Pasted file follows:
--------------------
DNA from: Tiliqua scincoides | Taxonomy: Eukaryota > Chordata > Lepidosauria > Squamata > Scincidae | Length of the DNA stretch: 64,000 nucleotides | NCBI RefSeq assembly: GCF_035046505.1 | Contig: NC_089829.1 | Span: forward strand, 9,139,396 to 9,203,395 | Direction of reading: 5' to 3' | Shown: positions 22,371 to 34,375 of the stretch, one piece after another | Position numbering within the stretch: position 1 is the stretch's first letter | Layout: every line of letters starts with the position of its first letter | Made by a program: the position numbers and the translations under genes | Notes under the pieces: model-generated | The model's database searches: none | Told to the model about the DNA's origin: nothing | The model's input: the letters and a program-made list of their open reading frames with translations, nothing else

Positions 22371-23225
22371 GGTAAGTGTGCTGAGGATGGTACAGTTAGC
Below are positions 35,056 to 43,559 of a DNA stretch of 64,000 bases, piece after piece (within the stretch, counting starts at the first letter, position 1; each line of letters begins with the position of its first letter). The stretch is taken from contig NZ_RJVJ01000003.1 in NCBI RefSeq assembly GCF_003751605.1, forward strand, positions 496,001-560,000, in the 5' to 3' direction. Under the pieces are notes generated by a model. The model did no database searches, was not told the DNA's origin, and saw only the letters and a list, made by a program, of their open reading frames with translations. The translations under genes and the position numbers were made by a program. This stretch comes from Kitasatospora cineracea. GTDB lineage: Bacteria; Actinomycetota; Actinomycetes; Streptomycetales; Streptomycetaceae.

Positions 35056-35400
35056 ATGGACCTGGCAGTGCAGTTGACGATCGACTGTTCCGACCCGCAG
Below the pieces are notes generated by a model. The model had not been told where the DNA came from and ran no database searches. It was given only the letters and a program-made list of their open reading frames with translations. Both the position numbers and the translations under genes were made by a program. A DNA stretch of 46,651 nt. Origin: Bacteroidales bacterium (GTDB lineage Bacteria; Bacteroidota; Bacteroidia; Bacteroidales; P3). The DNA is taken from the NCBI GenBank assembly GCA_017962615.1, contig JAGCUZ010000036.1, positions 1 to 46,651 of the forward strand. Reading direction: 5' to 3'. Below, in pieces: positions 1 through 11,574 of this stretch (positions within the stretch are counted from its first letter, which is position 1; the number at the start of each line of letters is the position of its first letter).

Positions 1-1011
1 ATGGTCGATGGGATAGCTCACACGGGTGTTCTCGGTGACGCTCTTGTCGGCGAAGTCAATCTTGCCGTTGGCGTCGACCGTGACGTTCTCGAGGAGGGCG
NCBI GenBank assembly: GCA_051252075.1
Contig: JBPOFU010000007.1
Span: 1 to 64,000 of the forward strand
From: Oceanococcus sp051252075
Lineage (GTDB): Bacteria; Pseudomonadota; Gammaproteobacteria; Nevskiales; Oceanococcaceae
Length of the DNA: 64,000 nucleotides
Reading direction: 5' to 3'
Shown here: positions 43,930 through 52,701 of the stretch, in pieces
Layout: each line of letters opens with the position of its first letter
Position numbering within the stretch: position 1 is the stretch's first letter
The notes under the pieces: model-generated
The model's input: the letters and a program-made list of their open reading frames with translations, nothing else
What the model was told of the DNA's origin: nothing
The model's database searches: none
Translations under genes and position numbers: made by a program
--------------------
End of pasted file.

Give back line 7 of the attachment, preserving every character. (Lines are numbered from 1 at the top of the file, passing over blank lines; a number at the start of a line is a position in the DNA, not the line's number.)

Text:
Below the pieces are notes generated by a model. The model had not been told where the DNA came from and ran no database searches. It was given only the letters and a program-made list of their open reading frames with translations. Both the position numbers and the translations under genes were made by a program. A DNA stretch of 46,651 nt. Origin: Bacteroidales bacterium (GTDB lineage Bacteria; Bacteroidota; Bacteroidia; Bacteroidales; P3). The DNA is taken from the NCBI GenBank assembly GCA_017962615.1, contig JAGCUZ010000036.1, positions 1 to 46,651 of the forward strand. Reading direction: 5' to 3'. Below, in pieces: positions 1 through 11,574 of this stretch (positions within the stretch are counted from its first letter, which is position 1; the number at the start of each line of letters is the position of its first letter).